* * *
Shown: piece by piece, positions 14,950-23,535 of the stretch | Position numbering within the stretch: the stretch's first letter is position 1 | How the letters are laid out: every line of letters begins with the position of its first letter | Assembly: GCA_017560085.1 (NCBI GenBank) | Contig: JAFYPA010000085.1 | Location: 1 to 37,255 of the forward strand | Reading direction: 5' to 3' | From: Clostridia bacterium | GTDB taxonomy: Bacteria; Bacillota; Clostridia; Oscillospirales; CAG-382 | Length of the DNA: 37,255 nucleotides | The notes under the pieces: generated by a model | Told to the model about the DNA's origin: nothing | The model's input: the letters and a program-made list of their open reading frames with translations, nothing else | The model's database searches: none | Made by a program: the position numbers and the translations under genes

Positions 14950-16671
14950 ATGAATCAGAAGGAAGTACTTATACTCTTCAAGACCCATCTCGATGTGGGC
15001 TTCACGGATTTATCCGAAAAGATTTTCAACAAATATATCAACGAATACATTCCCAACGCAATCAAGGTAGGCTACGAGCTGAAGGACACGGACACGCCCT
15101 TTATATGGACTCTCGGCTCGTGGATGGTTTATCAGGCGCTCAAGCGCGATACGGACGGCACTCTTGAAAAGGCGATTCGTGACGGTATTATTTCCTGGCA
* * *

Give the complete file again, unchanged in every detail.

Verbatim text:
Shown: piece by piece, positions 14,950-23,535 of the stretch | Position numbering within the stretch: the stretch's first letter is position 1 | How the letters are laid out: every line of letters begins with the position of its first letter | Assembly: GCA_017560085.1 (NCBI GenBank) | Contig: JAFYPA010000085.1 | Location: 1 to 37,255 of the forward strand | Reading direction: 5' to 3' | From: Clostridia bacterium | GTDB taxonomy: Bacteria; Bacillota; Clostridia; Oscillospirales; CAG-382 | Length of the DNA: 37,255 nucleotides | The notes under the pieces: generated by a model | Told to the model about the DNA's origin: nothing | The model's input: the letters and a program-made list of their open reading frames with translations, nothing else | The model's database searches: none | Made by a program: the position numbers and the translations under genes

Positions 14950-16671
14950 ATGAATCAGAAGGAAGTACTTATACTCTTCAAGACCCATCTCGATGTGGGC
15001 TTCACGGATTTATCCGAAAAGATTTTCAACAAATATATCAACGAATACATTCCCAACGCAATCAAGGTAGGCTACGAGCTGAAGGACACGGACACGCCCT
15101 TTATATGGACTCTCGGCTCGTGGATGGTTTATCAGGCGCTCAAGCGCGATACGGACGGCACTCTTGAAAAGGCGATTCGTGACGGTATTATTTCCTGGCA